The definitve account of Napoleon’s rise to power by one of our greatest historians.
On June 25, 1807, Napoleon met and embraced his recent foe, Tsar Alexander I of Russia, on a raft in the middle of the River Niemen near Tilsit. This theatrical but historic occasion represented the pinnacle of Napoleon’s glory. The Tsar was forced to accept an alliance dividing Europe into two spheres of influence, and Napoleon became supreme ruler of the continent of Europe west of Russia.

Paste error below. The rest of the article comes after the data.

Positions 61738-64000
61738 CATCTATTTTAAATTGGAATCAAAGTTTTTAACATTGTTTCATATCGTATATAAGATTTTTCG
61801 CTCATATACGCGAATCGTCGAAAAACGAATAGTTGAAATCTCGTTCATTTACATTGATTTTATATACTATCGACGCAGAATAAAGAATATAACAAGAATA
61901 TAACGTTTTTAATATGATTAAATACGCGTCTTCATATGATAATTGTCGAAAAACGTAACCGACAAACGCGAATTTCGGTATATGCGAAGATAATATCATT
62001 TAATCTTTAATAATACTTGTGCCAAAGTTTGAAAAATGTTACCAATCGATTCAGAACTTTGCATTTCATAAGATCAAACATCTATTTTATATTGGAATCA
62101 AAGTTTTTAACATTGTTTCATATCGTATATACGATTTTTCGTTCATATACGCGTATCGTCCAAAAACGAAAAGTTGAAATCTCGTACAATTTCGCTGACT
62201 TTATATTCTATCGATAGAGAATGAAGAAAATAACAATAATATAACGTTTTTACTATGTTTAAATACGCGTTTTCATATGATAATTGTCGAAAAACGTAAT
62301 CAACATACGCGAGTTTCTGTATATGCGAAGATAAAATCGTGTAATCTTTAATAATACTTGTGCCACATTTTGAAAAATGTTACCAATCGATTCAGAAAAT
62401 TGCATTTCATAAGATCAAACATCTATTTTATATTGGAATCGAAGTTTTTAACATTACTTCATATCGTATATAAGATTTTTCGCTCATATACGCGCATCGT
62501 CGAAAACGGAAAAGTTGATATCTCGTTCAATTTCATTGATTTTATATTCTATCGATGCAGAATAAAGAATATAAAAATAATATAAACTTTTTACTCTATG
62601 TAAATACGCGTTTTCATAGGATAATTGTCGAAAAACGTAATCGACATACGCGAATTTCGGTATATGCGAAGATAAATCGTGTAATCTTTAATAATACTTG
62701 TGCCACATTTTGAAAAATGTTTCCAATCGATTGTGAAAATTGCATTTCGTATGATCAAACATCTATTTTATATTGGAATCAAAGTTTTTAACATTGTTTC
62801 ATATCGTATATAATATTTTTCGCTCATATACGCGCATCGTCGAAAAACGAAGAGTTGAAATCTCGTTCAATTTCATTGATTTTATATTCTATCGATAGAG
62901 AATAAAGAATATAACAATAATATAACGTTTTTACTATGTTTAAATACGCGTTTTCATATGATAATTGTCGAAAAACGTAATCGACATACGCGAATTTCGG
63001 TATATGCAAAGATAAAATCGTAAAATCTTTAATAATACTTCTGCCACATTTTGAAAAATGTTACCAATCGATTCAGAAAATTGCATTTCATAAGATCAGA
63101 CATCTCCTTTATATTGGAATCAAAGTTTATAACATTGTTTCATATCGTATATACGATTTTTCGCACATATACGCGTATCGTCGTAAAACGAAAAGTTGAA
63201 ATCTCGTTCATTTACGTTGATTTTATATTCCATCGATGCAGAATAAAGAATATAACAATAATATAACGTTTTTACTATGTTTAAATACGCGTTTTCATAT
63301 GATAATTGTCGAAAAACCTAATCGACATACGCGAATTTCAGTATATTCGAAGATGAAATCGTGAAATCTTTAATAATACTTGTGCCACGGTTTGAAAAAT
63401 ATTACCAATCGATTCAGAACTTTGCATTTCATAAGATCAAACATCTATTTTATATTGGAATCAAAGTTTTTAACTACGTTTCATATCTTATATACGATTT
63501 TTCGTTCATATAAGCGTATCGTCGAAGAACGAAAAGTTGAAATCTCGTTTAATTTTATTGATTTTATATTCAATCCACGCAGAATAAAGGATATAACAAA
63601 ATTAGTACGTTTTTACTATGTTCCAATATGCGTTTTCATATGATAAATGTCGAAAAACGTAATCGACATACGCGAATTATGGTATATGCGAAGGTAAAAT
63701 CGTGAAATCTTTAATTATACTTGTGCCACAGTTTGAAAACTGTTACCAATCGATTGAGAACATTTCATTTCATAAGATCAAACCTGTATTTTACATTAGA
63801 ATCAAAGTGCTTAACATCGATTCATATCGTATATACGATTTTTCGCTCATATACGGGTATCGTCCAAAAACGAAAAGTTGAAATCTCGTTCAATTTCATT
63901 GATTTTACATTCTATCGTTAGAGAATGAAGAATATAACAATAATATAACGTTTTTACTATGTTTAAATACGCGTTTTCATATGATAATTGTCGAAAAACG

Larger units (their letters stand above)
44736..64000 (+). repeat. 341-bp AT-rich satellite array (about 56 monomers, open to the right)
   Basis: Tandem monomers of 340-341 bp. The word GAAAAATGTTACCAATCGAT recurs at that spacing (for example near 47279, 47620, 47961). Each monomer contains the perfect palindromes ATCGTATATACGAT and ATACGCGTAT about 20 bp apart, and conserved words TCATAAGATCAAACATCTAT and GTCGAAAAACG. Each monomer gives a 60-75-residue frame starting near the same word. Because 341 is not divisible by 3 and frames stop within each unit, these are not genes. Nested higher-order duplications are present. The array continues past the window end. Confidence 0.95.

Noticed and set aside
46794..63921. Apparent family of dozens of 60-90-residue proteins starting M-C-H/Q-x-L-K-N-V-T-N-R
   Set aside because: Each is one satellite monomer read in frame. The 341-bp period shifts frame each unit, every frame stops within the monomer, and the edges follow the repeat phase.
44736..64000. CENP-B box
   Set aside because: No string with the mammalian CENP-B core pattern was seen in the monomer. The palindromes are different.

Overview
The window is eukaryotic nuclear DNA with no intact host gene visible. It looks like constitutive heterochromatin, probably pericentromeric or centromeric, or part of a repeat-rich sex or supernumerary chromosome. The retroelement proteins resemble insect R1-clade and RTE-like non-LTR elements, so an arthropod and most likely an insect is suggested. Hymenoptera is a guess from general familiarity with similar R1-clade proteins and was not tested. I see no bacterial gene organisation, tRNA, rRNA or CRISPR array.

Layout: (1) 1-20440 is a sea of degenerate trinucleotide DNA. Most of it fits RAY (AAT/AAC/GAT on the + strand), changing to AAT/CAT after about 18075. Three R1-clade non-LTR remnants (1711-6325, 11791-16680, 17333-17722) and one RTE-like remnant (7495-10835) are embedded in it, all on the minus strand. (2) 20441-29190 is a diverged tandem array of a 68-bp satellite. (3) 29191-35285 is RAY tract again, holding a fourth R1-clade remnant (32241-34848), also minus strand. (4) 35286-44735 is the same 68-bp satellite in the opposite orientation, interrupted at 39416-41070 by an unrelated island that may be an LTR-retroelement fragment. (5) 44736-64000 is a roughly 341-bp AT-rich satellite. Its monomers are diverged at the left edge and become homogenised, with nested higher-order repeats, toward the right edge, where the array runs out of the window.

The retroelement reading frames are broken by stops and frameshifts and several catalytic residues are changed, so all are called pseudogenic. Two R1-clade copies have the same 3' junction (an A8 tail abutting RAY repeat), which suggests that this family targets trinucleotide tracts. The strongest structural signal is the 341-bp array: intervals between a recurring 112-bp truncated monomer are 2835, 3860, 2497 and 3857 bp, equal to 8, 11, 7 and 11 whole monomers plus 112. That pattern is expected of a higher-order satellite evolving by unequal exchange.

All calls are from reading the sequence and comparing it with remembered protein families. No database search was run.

Alistair Horne traces Napoleon’s ascent to power in the years preceding this climax to his political and military career: the success of the “peace machine,” the formation of the impressive Grande Armee and the abortive plan to invade England. The author examines in detail the strategic success of the Ulm-Austerlitz campaign in 1805 – “the first great battle of modern history” – in which Napoleon decisively defeated the Austro-Russian army. With the ensuing double victory of Jena-Auerstadt in 1806 and the defeat of the Prussians, Napoleon became undisputed master of Central Europe. In 1807, the Battle of Eylau, resulting in a draw – after which he admitted that his “soul was oppressed to see so many victims” – led to his crushing victory at Friedland which set the seal on the campaigns begun two years previously.